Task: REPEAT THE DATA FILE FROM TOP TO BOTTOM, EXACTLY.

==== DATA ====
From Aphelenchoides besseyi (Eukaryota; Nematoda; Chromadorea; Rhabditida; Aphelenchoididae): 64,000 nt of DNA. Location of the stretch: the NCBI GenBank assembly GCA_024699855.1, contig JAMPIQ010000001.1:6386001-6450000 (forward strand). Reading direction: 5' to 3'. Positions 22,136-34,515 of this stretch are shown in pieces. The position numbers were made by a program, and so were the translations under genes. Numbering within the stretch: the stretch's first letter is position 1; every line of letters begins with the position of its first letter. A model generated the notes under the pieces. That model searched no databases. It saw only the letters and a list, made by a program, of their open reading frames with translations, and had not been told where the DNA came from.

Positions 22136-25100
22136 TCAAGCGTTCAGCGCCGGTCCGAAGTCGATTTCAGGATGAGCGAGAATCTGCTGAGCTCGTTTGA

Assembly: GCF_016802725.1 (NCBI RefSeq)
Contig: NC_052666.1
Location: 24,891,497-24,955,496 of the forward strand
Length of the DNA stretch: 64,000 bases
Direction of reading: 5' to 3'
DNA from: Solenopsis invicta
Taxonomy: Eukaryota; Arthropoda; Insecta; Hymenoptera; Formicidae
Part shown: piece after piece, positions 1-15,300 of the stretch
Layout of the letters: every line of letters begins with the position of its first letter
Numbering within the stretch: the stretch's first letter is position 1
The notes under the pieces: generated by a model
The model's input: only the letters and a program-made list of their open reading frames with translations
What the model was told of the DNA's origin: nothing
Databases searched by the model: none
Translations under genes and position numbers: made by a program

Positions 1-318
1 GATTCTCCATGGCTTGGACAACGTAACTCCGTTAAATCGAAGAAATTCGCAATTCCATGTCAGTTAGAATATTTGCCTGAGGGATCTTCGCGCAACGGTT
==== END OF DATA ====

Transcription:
From Aphelenchoides besseyi (Eukaryota; Nematoda; Chromadorea; Rhabditida; Aphelenchoididae): 64,000 nt of DNA. Location of the stretch: the NCBI GenBank assembly GCA_024699855.1, contig JAMPIQ010000001.1:6386001-6450000 (forward strand). Reading direction: 5' to 3'. Positions 22,136-34,515 of this stretch are shown in pieces. The position numbers were made by a program, and so were the translations under genes. Numbering within the stretch: the stretch's first letter is position 1; every line of letters begins with the position of its first letter. A model generated the notes under the pieces. That model searched no databases. It saw only the letters and a list, made by a program, of their open reading frames with translations, and had not been told where the DNA came from.

Positions 22136-25100
22136 TCAAGCGTTCAGCGCCGGTCCGAAGTCGATTTCAGGATGAGCGAGAATCTGCTGAGCTCGTTTGA

Assembly: GCF_016802725.1 (NCBI RefSeq)
Contig: NC_052666.1
Location: 24,891,497-24,955,496 of the forward strand
Length of the DNA stretch: 64,000 bases
Direction of reading: 5' to 3'
DNA from: Solenopsis invicta
Taxonomy: Eukaryota; Arthropoda; Insecta; Hymenoptera; Formicidae
Part shown: piece after piece, positions 1-15,300 of the stretch
Layout of the letters: every line of letters begins with the position of its first letter
Numbering within the stretch: the stretch's first letter is position 1
The notes under the pieces: generated by a model
The model's input: only the letters and a program-made list of their open reading frames with translations
What the model was told of the DNA's origin: nothing
Databases searched by the model: none
Translations under genes and position numbers: made by a program

Positions 1-318
1 GATTCTCCATGGCTTGGACAACGTAACTCCGTTAAATCGAAGAAATTCGCAATTCCATGTCAGTTAGAATATTTGCCTGAGGGATCTTCGCGCAACGGTT